After His Conversation With Kathleen

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Status: Finished  |  Genre: Literary Fiction  |  House: Booksie Classic

Meaning of life and death. Simplicity in one a view of life and death brings comfort as one old friend comforts another.

After His Conversation With Kathleen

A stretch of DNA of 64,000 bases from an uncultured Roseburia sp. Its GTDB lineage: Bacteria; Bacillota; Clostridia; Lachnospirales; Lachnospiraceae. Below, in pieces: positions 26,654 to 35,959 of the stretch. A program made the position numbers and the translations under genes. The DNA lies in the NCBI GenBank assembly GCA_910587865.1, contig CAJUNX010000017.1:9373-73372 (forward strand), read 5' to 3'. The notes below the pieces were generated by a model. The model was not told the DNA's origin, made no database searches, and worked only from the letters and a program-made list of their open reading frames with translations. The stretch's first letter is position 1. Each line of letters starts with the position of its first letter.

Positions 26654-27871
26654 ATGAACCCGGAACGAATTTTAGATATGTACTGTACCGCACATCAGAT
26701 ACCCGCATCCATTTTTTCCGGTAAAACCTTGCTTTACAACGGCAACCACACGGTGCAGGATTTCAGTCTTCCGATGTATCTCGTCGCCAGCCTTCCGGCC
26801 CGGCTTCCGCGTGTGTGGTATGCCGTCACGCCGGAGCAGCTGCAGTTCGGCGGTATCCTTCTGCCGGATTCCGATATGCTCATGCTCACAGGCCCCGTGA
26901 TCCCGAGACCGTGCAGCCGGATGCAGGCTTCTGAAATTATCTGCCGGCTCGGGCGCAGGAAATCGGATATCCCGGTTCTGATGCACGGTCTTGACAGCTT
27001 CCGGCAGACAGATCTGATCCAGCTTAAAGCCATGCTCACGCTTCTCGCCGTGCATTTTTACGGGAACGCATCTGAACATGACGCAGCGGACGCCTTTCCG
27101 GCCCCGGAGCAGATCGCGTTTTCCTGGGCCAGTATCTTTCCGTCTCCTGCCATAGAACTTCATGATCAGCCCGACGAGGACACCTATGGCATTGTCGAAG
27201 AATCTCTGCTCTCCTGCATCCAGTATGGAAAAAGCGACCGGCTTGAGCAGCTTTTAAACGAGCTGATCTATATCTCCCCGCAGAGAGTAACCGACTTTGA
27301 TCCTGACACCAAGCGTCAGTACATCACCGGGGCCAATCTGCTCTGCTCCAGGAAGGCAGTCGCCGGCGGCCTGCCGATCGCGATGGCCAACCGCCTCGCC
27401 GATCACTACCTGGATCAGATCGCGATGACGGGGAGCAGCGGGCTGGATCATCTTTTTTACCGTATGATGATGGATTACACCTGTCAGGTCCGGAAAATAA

He died on St. Patrick’s Day. Which meant nothing to him. The day, not his dying. He was never a holiday person and he wasn’t Irish. He wasn’t Catholic, either. He wasn’t anything by practice. Or belief. Which was not important and had no meaning to him. Until at last he gave in, gave up, and admitted to himself that he was dying. Some weeks later, two days before his death, he was taken to a hospice where his passage was greatly eased by morphine. It was more greatly eased by a conversation he had the night before he entered hospice care. Kathleen had come to see him at his home that night. Kathleen, who had been cleaning his home for the past 11 years. They were comfortable with each other. Kathleen was 60 and Larry was 79 when they met. The first thing he said to her was, How do you do, I’m Laurence Booker, but you can call me Larry, I’m on Viagra. - Recognizing this as a threshold moment, Kathleen shifted her grip on her vacuum cleaner and stared fixedly at a point just above his head, saying, Well, Larry, her voice easy but firm, how can I put this? Let me see.. -- And after a second or two, shifted her gaze back. It’s like this, she said. If a man needs Viagra to be interested in me, ppfffftttt. - And she waved a dismissive hand. Pausing first, to let it sink in, she added, You may call me Kathleen and held out her small hand for a shake. A firm grip, he noted. Now she sat by his knees, ignoring his patting at the space beside him in the bed and taking his large hand in both of hers asked, What is it? What is it, Larry? - Well, I’m dying, he said, his eyes blinking slowly and it seemed sadly. - I know, she said. I’ve watched four people die, Larry. My mother, my husband, my son and a fiancé. So, what is it? What is it that you’re upset about? About dying? --- He was bony and withered. Sunken now. It had been a long year. Wasting disease, is all he would say of it. Refused to say cancer, as his trousers slipped further and further and the women all said, Pull up your pants, Larry or Time for braces with that belt, Larry-boy, and he’d just smile and wink and say I’m on Viagra, you know, and they’d all bat their hands at him or flap their magazines and say things like tch, tch tch or pshaw, or just frown. --- Larry, Larry, love, she pressed his hand. What’s the problem? Are you afraid? - He raised his head, moving it from side to side in a no, but saying, I don’t think I would be if I knew where I was going. - Now he kept his eyes on hers without blinking. - Larry, well, and she sat back, a tiny woman who moved like a water bug, fast and purposefully, but stilled now. - What can I say to you? --- There was a moment then in which the house creaked in the wind and the only other sound was the old pendulum clock as it clicked its way onward. --- Well, let’s see, how to put this. She sat straight now, hooking her feet on the bed frame and joining her hands on her knees. - Larry! Do you remember being born? - Why, why, no, he said, sounding between confused and offended. - Well, you know that women have what’s called labor? - He nodded. Sure, he said, to birth the baby. - And you know they have to push and work hard to do that? she continued. - Well, yeah, he replied, now a bit nettled, uneasy even. - That baby, she said, don’t want to be born, Larry. It’s got everything it needs. It’s safe and fed and warm. And a woman has to really push that baby OUT, her hands illustrating her words, making shoving motions. And then, Larry. You were here. And born. - He was intent with staring at her and listening to her. - Now, she continued, I don’t know about Heaven, she shook her head, I know here, and she motioned around them, here is Hell, but Larry, and now she took his hand again resuming her earlier place close by his knees, what’s to say you won’t be in a whole new life? I don’t know what kind, her small head disclaimed any such expertise - or belief. It makes sense to me, she said. Another kind of birth, is death. Just another new life. - And she was smiling now as she looked in his eyes. - Well, he said, withdrawing his hand to pull at his robe, gathering it around himself. - Well, he said. I think I like that, Kathleen. I can do with that, I think. --- And that was his last conversation. The next day at the hospice care center, the one his long-estranged daughter, back to do this one last thing, had picked for him, he was put on a heavy morphine drip. So he wasn’t in pain. He was at ease when he died on St. Patrick’s Day, two days later. After his conversation with Kathleen.